Public comment period now open for updated multi-hazard mitigation plan
Now until Jan. 11, 2019 residents are invited to review and submit feedback on Ramsey County's updated multi-hazard mitigation plan.
The Federal Disaster Mitigation Act of 2000 requires local governments to update their plan every five years to remain eligible for federal diaster preparedness and relief grants.
Following the public comment period, the draft will be submitted to the state of Minnesota and the Federal Emergency Management Agency.
About the plan
Ramsey County's multi-hazard mitigation plan covers the cities of Arden Hills, Falcon Heights, Gem Lake, Lauderdale, Little Canada, Maplewood, Mounds View, New Brighton, North Oaks, North Saint Paul, Roseville, Shoreview, Vadnais Heights and White Bear Lake. It also incorporates the needs of townships, school districts and other stakeholders participating in the plan.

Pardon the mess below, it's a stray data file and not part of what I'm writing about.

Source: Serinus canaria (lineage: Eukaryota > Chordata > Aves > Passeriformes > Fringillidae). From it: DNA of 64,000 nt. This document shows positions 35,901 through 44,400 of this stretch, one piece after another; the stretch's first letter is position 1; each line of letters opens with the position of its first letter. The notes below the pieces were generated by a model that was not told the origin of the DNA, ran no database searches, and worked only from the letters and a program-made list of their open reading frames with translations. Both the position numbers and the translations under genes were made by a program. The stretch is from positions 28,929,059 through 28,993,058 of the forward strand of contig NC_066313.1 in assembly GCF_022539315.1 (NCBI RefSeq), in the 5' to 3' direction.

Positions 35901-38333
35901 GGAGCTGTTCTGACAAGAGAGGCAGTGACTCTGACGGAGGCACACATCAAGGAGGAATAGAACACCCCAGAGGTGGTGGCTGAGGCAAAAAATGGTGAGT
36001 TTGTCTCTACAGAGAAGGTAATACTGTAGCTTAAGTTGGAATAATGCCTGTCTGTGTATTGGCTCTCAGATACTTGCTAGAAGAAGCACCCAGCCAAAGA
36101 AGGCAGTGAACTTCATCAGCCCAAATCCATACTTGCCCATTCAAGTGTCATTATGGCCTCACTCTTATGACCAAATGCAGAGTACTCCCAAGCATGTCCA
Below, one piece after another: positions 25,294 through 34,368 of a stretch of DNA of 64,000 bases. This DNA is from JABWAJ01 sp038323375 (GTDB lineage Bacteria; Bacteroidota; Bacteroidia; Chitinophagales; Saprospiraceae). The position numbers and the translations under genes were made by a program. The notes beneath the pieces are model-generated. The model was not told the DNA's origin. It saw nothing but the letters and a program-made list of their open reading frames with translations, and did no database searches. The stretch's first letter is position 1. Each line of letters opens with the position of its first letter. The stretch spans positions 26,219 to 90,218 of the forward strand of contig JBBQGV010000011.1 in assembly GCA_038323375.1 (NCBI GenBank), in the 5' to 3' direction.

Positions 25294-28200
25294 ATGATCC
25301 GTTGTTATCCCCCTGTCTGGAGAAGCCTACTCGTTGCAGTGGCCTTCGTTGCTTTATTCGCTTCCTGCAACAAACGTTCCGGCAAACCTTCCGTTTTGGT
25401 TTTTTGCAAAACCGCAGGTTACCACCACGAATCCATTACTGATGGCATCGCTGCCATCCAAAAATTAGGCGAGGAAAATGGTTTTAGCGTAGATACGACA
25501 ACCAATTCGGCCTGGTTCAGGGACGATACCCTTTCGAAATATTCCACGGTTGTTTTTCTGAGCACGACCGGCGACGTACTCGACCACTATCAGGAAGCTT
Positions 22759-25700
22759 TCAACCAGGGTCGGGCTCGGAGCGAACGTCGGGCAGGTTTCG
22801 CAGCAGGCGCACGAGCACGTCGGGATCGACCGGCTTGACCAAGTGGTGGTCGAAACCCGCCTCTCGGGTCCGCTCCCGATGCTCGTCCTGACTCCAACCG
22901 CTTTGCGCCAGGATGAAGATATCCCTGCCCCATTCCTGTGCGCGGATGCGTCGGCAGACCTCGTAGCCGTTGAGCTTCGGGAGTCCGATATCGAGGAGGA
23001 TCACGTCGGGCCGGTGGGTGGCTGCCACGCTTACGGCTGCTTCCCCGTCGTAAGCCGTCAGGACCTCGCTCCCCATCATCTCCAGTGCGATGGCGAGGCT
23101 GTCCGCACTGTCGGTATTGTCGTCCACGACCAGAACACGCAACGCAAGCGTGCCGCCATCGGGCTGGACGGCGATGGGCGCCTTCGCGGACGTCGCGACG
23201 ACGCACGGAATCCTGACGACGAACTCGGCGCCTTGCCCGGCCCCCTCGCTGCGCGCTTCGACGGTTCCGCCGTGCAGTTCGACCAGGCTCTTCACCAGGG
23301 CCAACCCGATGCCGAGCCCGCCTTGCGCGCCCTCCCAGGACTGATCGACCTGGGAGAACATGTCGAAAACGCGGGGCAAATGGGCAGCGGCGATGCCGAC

The purpose of the plan is to identify cost-effective and sustainable actions to reduce or eliminate the long-term risk to human life and property from natural hazards such as tornadoes, flooding, wildfires, blizzards, straight-line winds, ice storms and droughts.
Updates to the plan were made under the direction of Ramsey County Emergency Management in cooperation with other county departments, the University of Minnesota Duluth's Geospatial Analysis Center, cities and townships, school districts and other key stakeholders such as utility providers.
Benefits of planning
By working with local communities to identify vulnerabilities and develop strategies to reduce or eliminate the effects of a potential hazard, we can better protect Ramsey County residents. Increasing public awareness of local hazards also helps to create a community that is resilient to disaster.